CPU calls to GPU instructions can either be synchronous or asynchronous. If the call is synchronous, the CPU waits until the completion of the instruction before continuing, while if asynchronous, the CPU will keep executing further instructions, regardless if the GPU has terminated its task or not. Queueing operations but ensuring none of them are executed before its requirements are met (e.g. some computation finished, specific memory transfers ended) is the key feature for minimizing total computational time on multi-GPU systems, as it allows queuing simultaneous memory reads or writes and simultaneous memory management and computation execution. As TIGRE relies on Python and MATLAB to allocate this memory, memory will initially be paged thus only transferable synchronously, unless explicitly pinned beforehand, which is a costly operation. While the aforementioned limitations will cause the code presented here to be slightly less efficient, discussion on how to implement the multi-GPU strategy when the limitations imposed by TIGRE are not present is also given.

Before introducing the acceleration strategies used, it is worth mentioning that this work focuses on how to organize computation and memory transfer, but does not describe (nor constrain) the kernels (computational functions) themselves. There are several algorithms available in the literaturechou2011fast schlifske2016fast okitsu2010high long20103d to implement forward and back-projectors efficiently on GPUs and fair comparison between codes is a challenging task, as code is often not available and execution times are hardware specific. We do not claim that the kernels used in this work are the fastest, but our multi-GPU strategy presented is applicable to most, if not all, the algorithms for forward and backprojection in the literature.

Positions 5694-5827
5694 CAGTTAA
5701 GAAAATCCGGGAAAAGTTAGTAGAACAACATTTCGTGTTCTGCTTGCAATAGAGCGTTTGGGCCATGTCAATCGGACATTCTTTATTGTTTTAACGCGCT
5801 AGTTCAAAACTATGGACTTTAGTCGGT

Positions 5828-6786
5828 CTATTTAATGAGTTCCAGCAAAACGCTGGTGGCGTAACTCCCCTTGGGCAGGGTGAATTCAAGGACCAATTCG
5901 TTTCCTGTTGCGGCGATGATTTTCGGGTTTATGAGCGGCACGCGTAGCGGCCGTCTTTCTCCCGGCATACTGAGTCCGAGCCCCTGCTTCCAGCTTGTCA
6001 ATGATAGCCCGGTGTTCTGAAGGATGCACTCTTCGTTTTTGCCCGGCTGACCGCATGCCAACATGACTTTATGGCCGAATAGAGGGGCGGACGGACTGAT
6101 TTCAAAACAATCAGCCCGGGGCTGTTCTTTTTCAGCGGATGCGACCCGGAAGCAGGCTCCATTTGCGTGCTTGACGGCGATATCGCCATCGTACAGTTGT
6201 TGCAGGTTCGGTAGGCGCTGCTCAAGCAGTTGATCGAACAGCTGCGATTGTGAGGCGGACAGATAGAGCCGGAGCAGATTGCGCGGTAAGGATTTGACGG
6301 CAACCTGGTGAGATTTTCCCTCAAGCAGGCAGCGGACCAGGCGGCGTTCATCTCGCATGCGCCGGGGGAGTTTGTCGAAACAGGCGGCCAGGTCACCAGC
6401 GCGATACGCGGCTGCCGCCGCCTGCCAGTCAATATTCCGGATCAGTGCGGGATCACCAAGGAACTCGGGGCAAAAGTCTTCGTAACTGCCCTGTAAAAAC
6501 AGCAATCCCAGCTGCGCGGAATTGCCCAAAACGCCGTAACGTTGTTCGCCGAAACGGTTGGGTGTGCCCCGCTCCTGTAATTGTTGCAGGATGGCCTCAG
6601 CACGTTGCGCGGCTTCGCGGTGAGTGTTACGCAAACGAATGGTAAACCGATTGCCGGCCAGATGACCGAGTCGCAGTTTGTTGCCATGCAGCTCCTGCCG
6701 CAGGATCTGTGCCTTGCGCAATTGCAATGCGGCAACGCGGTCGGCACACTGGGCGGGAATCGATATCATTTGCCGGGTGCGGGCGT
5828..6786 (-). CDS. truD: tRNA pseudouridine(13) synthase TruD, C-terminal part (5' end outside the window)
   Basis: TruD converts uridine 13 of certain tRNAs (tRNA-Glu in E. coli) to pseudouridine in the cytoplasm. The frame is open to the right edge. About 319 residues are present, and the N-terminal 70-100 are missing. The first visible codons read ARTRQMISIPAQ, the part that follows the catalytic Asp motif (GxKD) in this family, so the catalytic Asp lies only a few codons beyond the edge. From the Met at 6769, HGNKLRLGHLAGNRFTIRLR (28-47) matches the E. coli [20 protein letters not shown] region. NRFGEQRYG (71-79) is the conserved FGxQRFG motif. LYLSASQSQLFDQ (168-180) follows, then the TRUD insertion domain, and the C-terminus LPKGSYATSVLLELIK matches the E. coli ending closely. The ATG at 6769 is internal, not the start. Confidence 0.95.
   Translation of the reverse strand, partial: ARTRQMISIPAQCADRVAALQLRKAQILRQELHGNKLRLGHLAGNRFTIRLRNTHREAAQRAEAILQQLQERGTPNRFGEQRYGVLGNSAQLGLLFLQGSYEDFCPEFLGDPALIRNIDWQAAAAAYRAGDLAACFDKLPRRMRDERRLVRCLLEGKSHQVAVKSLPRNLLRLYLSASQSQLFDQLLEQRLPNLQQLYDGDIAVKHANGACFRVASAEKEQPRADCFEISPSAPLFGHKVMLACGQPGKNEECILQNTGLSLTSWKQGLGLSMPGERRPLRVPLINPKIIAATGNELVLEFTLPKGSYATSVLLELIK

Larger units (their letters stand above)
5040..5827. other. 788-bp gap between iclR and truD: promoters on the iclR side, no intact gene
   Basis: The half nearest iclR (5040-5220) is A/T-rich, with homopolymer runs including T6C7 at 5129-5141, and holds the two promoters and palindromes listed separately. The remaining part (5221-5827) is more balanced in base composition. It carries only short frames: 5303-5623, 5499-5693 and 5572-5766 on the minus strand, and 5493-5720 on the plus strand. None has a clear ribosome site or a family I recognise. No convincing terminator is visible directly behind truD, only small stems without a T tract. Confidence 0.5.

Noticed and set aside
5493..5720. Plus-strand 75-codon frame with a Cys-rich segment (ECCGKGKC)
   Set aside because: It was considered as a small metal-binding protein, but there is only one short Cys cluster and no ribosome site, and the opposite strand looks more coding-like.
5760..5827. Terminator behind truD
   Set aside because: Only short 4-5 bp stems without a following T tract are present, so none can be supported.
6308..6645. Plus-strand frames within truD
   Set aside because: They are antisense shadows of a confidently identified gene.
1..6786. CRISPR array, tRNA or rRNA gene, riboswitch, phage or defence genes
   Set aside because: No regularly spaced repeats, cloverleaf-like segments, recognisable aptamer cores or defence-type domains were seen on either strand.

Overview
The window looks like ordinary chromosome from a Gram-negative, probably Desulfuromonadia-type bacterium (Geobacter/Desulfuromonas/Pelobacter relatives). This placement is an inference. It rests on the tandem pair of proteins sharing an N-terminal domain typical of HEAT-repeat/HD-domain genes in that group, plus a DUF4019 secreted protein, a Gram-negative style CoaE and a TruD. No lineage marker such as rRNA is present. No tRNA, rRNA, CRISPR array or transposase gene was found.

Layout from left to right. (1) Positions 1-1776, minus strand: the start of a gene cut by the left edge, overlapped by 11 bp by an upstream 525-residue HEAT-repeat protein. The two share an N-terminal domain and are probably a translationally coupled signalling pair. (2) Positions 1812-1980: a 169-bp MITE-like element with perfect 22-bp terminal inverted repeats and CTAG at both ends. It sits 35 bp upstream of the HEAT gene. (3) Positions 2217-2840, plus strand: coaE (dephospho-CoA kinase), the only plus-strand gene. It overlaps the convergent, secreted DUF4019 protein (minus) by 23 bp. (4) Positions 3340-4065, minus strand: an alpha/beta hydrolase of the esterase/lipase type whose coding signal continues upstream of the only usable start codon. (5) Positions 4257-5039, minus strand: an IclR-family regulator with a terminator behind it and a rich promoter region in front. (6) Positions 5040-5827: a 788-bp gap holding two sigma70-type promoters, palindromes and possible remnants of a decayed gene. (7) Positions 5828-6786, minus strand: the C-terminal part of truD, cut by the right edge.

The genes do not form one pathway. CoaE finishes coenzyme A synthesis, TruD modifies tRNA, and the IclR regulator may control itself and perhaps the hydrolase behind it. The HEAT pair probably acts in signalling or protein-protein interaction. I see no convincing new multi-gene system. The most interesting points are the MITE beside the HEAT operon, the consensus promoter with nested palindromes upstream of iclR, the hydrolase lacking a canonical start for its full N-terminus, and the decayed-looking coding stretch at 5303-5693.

2.1 Forward projection

The forward projection operation,

, consists on simulating ideal X-ray attenuation with a given image estimate,

. There are several published algorithms to approximate the operation, two of them which are implemented in TIGRE: interpolated projection

chou2011fast and ray-driven intersection projection with Siddon’s methodsiddon1985fast . While the integral over the X-ray paths is computed differently for each methods, the kernels are organized and executed using the same structure.

The kernels are queued and executed on GPUs using 3D blocks of threads of size 111For NVIDIA GTX 10XX GPUs, values of , , have been found to be the fastest empirically. Different values do not alter the algorithms proposed in this work., where each thread processes the integral of an individual detector pixel, as seen in Figure 2. By using the neighbouring memory caching capabilities of the texture in the GPU, this kernel structure allows for faster executions due to higher memory read latency. This is because memory reads needs hundreds of cycles to complete, but storing the image in texture memory allows caching in 3D. Therefore concurrent threads reading in the same or neighbouring elements cause an increased cache hit rate, directly translated into lower memory read time and faster execution. On top of the faster memory reads, texture memory also allows for hardware implemented trilinear interpolation. For more information on the projection approach, the reader is reffered to the technical note by Palenstijn et alpalenstijn2011performance . Each time the forward projection kernel is launched enough thread-blocks to cover the entire height and width of the projection are queued, but only one in depth. Thus, each kernel launch will compute entire projections.